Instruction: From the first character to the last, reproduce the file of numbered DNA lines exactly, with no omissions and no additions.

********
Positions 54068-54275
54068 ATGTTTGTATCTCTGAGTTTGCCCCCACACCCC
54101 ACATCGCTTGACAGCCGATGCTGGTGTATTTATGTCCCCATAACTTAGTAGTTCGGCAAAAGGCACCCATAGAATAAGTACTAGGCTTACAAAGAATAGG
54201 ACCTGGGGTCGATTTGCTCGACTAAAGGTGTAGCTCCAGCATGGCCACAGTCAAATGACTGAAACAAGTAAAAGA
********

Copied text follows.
Positions 54068-54275
54068 ATGTTTGTATCTCTGAGTTTGCCCCCACACCCC
54101 ACATCGCTTGACAGCCGATGCTGGTGTATTTATGTCCCCATAACTTAGTAGTTCGGCAAAAGGCACCCATAGAATAAGTACTAGGCTTACAAAGAATAGG
54201 ACCTGGGGTCGATTTGCTCGACTAAAGGTGTAGCTCCAGCATGGCCACAGTCAAATGACTGAAACAAGTAAAAGA